Article 13/2024

Seeing that employees can challenge their dismissal on the basis of unlawful conduct, it has not taken long for employees to jump at every opportunity to try and utilise this avenue.  What follows below are examples of instances where the courts have indicated that, although contractual rights and obligations have been created, same cannot be interpreted to have created contractual breaches entitling employees automatically to the remedies associated with the unlawful termination of their contracts of employment.

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Example 1: SA Municipal Workers’ Union obo Morwe v Tswaing Local Municipality and Others [2023] 2 BLLR 131 (LC); (2022) 33 SALLR 60 (LC

  • The labour appeal court in casu considered the following clause in the relevant contract of employment: ‘
    • ‘5 Termination of Employment
    • ….
    • 5.5The Council will be entitled to terminate your employment without notice in compliance with the relevant Labour legislation, as amended, and in terms of the Human Resources Policies and Procedure Manual, which may include a disciplinary hearing, if you –
    • 5.5.1 commit any serious or persistent breach of any of the provisions of this agreement;
    • 5.5.2 are guilty of any serious misconduct or deliberate neglect in the discharge of your duties under this agreement;
    • 5.5.3 are guilty of any other conduct which will justify summary dismissal at common law;’
  • The labour appeal court indicated that the word ‘may’ signifies that the employer had an option to hold a disciplinary enquiry and was not contractually obliged to do so – there is no self-standing common-law right to fairness in employment contracts and such right only exists if it is expressly or impliedly incorporated into the contract, which was absence in casu

Example 2: Old Mutual Ltd v Moyo (2020) 41 ILJ 1085 (GJ)

  • The high court had to deal with an employment contract that specifically referred to a pre-dismissal arbitration as an alternative to a disciplinary enquiry and had to determine whether or not, in these circumstances, the employee had a contractual right to a disciplinary enquiry – the relevant clause reads as follows:
    • ‘Where allegations of misconduct or incapacity have been raised against the executive, the employer will be entitled, within its sole discretion, to decide whether or not to hold an internal disciplinary enquiry, or to proceed instead via the pre-dismissal arbitration procedure, contemplated in s188A of the Labour Relations Act 66 of 1995, and subject to the executive’s remuneration at the time being equal to or above that stipulated in s6(3) of the Basic Conditions of Employment Act, the executive hereby consents to such pre-dismissal arbitration in terms of s188A of the Labour Relations Act.’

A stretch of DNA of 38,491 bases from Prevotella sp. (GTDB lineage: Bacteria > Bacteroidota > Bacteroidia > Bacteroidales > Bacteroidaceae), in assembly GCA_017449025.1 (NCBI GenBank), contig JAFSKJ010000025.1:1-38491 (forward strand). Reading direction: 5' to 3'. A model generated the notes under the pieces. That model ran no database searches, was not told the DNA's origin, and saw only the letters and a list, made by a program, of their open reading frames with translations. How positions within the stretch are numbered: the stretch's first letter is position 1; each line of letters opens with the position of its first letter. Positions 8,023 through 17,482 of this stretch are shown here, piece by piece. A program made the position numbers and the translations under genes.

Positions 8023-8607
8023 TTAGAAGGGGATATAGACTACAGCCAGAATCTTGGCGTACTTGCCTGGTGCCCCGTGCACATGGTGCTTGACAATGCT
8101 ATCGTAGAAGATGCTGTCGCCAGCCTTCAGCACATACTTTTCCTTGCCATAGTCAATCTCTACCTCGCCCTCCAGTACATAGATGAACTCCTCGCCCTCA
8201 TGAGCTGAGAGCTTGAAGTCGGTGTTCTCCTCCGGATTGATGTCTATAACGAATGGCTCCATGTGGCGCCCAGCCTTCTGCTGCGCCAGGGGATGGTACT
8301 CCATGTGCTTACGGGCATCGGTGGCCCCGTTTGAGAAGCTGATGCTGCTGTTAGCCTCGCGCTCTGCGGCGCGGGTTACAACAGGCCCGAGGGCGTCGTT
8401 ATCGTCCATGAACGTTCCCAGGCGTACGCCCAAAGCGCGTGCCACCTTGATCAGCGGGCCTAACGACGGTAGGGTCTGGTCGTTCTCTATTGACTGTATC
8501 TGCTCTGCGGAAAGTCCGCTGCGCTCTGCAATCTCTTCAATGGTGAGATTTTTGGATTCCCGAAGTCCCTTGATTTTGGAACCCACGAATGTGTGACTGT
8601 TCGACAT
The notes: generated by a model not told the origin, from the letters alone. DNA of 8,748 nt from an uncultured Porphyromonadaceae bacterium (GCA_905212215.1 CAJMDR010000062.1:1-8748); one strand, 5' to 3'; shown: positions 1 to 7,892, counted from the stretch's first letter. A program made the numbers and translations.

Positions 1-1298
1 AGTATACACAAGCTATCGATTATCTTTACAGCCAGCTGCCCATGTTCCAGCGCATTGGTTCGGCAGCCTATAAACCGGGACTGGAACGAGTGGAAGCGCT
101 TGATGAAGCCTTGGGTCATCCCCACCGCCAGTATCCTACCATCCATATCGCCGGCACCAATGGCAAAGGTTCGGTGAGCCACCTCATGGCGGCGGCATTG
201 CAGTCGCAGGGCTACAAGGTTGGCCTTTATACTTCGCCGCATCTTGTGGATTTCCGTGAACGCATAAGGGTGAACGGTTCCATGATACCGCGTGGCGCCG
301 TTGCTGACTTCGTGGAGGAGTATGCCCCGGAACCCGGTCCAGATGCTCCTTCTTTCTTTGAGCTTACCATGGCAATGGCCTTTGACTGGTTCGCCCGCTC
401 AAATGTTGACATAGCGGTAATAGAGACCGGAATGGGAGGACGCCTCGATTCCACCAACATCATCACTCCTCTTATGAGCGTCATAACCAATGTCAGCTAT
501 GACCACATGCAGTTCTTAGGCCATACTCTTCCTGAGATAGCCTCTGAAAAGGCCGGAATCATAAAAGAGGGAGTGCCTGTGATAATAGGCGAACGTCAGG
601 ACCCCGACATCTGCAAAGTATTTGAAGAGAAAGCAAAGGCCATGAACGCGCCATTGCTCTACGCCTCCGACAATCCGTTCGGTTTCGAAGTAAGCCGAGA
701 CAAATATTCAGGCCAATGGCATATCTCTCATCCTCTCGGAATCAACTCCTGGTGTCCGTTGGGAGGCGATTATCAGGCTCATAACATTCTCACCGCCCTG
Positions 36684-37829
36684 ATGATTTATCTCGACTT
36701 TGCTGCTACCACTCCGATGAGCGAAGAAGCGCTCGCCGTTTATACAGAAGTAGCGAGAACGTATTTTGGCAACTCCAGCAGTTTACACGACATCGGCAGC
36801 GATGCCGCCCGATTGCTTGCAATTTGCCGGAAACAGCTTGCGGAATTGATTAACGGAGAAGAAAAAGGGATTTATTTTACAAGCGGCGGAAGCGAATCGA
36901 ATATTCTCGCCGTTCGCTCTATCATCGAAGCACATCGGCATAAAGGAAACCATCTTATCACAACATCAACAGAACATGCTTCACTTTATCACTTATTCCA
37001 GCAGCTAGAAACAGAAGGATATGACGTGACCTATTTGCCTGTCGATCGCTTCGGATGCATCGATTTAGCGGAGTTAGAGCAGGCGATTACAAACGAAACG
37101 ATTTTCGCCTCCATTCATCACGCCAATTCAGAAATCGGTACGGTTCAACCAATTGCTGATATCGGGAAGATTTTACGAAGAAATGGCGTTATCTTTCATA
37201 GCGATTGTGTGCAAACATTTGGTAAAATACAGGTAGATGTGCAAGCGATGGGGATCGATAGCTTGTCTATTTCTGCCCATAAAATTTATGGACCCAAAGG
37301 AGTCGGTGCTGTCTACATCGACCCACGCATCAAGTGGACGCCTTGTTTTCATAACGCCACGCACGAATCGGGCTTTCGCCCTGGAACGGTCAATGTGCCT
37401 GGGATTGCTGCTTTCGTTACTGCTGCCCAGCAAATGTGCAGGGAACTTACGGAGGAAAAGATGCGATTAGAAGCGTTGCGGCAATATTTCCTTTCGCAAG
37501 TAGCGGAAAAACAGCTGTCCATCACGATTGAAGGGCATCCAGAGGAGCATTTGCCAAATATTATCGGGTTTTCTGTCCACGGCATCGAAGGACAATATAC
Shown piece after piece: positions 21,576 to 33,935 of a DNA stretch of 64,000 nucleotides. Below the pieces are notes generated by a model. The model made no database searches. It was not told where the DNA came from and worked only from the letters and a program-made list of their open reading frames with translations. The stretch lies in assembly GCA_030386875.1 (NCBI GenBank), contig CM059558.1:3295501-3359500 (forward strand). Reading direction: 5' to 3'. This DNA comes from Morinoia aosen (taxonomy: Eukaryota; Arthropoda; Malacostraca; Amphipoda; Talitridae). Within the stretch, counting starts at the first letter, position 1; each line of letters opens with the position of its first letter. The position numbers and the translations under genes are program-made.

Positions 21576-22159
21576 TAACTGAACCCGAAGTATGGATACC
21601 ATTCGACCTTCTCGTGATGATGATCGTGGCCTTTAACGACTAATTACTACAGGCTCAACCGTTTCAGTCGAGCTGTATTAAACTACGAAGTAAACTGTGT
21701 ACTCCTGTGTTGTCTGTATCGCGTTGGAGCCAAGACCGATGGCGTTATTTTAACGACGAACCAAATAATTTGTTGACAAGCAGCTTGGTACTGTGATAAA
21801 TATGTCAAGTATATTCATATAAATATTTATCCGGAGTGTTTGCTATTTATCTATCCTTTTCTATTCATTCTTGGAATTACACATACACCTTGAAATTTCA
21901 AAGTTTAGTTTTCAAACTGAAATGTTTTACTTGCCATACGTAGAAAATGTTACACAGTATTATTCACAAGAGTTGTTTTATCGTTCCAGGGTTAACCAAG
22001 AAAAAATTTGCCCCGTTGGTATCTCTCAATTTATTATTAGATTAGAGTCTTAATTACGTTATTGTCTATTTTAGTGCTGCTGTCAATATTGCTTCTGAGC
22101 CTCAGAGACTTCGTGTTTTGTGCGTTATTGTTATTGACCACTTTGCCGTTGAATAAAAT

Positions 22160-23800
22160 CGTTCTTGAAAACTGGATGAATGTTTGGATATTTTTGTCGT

• The high court had no difficulty in finding that reliance on the aforesaid clause, to establish a self-standing contractual right to an enquiry, was misguided, seeing that the employer clearly had the sole discretion to determine what route to follow, namely, that of a disciplinary enquiry or a pre-dismissal arbitration procedure in terms of s188A of the LRA.

Example 3: Mamodupi Mohlala-Mulaudzi v Property Practitioners Regulatory Authority and the Minister of Human Settlements (2023) 34 SALLR 77 (LC)

  • The relevant policies and procedures that the employee relied upon, for her allegation that a contractual right to an enquiry had been created, were the following: ‘
    • 10.1 POLICIES AND PROCEDURES:
    • You are required to be the guardian of all company policies whilst also expected to:
      • 10.1 Comply with all policies, regulations, guidelines and procedures, as amended from time to time, however presented or conveyed, or wherever contained;
      • 10.2 Obey all legitimate, reasonable and lawful instructions; as well as conduct yourself at all times in such a manner so as to not adversely affect the reputation of the Company; Acknowledge that you are bound to the terms of the Disciplinary and Grievance policies, as well as the Code of Conduct. It is your responsibility to gain access to such information via the Human Resources Department.’
  • The labour court, in essence, found that the aforesaid contractual terms (relied on by the employee as the basis for her contractual right to a disciplinary enquiry) bound the employee to comply with the policies, regulations, etc, and furthermore bound the employee to the terms of the disciplinary code and code of conduct – the contractual terms that the employee relied upon said nothing about her entitlement to a disciplinary enquiry and, therefore, the court made the finding that the employer did not behave unlawfully in terminating her services.

 

On what basis will a client of a labour broker be held vicariously liable for the injuries suffered by an employee employed by a labour broker when such employee performs functions at the client’s workplace?

Is an employer vicariously liable where its employee is sexually harassed by a superior employee?

It is well-established that an employer is vicariously liable (faultlessly liable) for the wrong committed by an employee during the course/scope/sphere of employment (Feldman v Mall 1945 AD 733).